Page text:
To the mayor, council members and Laguna residents:
In response to complaints regarding the new light on Broadway, I must
express my extreme gratitude for the light and urge those of you who have
been inconvenienced by it to read on.
To answer Lynn Epstein’s query as to why the lights were installed:
Without the lights it is impossible for those of us who live in North
Laguna to cross Broadway to get into town.
No one, and I repeat no one, stopped at the “Keep Clear” sign written
on the street. Everyone proceeded to the original red light and left
those of us on Cliff Drive trying to turn onto Broadway waiting
My stress level would rise immeasurably the minute I would try to
cross Broadway -- not to mention, the number of times I’ve almost been
sideswiped by cars flying around the blind corner from the canyon while
trying to turn left onto Broadway. And it gets a thousand times worse in
the summer. We become veritable prisoners of North Laguna.
I agree that the light facing traffic going toward the canyon is not
as necessary (although definitely helpful) and is causing problems. But
the light facing the traffic headed to the beach is a lifesaver.
Please, please, please, I implore you not to remove it. We’ve waited
for years for its arrival and would despair greatly if it were taken from
Like many North Laguna residents I say “hurrah” for the new traffic
light at Lower Cliff and Broadway.
Before this light was installed, turning left up Broadway was like
playing Russian Roulette. Would I get sideswiped by a car in the far lane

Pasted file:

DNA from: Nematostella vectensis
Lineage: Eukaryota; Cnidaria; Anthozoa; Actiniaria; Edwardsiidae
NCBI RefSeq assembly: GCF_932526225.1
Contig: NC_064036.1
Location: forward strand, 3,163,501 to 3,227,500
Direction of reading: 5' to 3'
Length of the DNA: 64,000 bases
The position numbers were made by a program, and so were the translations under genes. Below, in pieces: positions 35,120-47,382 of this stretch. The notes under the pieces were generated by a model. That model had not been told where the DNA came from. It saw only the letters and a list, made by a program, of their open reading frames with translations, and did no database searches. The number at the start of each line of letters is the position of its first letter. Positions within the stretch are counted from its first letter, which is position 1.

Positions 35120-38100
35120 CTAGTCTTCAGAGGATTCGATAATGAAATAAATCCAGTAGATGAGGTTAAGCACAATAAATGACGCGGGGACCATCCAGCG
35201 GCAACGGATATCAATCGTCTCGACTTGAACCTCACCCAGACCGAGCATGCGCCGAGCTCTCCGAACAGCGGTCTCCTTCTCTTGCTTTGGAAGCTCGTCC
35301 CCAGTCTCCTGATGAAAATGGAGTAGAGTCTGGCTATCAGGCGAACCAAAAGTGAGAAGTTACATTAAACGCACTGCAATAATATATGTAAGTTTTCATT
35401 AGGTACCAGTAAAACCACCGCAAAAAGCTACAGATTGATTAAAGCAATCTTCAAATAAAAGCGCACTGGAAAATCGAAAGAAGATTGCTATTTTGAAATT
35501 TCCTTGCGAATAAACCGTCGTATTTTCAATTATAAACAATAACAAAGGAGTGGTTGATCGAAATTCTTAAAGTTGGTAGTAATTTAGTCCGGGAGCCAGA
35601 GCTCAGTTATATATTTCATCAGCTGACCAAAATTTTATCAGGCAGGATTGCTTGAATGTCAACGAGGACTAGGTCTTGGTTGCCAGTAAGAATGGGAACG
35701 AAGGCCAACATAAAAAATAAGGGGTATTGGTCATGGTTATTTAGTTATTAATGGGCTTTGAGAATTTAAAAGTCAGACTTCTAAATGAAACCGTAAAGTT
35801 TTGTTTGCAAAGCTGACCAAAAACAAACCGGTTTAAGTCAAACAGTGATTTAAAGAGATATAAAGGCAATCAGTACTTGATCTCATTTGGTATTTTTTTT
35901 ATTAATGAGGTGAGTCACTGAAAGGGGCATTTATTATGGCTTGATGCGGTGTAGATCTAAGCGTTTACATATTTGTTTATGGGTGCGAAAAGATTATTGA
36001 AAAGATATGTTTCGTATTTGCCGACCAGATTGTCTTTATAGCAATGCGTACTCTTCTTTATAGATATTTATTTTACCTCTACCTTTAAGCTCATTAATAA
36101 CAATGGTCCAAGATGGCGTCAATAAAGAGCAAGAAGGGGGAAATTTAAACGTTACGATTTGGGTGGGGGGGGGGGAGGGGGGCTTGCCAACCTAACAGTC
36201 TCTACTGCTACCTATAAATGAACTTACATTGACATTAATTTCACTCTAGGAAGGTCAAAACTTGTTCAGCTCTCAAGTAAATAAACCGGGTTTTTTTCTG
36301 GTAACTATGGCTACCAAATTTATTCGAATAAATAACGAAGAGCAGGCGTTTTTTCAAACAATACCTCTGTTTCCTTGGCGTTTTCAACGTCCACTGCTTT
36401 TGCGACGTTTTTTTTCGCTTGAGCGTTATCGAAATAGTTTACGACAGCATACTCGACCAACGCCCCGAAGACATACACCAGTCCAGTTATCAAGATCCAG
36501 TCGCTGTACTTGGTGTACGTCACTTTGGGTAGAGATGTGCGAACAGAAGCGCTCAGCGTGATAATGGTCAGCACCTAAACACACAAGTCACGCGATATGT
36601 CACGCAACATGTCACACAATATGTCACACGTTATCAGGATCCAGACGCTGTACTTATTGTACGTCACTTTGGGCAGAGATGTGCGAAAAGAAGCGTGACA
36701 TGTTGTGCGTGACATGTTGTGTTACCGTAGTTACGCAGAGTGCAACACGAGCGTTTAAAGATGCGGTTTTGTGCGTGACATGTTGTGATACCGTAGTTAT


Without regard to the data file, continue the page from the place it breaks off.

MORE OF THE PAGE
whose vision was blocked by the giant SUV that had stopped at the limit
line in the lane closest to me? Would I get pummeled in the midst of my
turn by the cars accelerating down Broadway as they saw the Beach at
Broadway light turn green? Would I safely get into the middle of the
intersection only to be walloped by the Beach Street drivers turning
right illegally during the posted no right turn hours of 3 to 6 p.m.? Or
would it be the drivers exiting the shopping center and understandably
intent on oncoming cars who would miss my left turn from the opposite
side of the street who would nail me? Did I leave out the buses and the
The installation of the new light has coincided with the beginning of
summer and all the beach traffic. Caltrans will work the bugs out but
they can’t fix the obvious -- too many cars and too many people. I drive
Broadway to go out of town to my teaching job, but when I go to the post
office, do my shopping and marketing, go to my Festival booth, or other
errands I usually walk. Its a lot less stressful. I recommend it to
HEDY BUZAN WILLIAMSON
The new additional traffic signal at Beach and Broadway has eliminated
the “Russian Roulette” experienced by North Laguna drivers exiting Beach
and heading outbound on Broadway.
There were numerous accidents and near misses during the seven years
we waited for this improvement.
Evidently some timing considerations and coordination with other
traffic signals are needed. However, once this problem is resolved, these
essential signals will provide increased driver safety at this
intersection for all residents and visitors. Thanks to the city and
Affordable housing is welcome idea
This sounds like a wonderful proposal for those of us who love Laguna
Beach and work in the service industry [“Affordable housing now before
council,” July 5]. Our income goes primarily toward our rent.
How wonderful would it be to have a little extra money to buy food and
other daily living supplies.
I think it’s a great idea to have an affordable housing proposal. I
have lived and worked in Laguna Beach for 13 years and I work hard just
to pay the rent. It would be nice to have a place to rent that I could
afford and be able to enjoy all the great shops and restaurants in Laguna
Low-income housing not well conceived
My wife, Glynnis, and I have been closely following a Laguna Beach
plan to demolish a building in our neighborhood to make way for a new
“very low-income” housing project to be built. After two meetings on the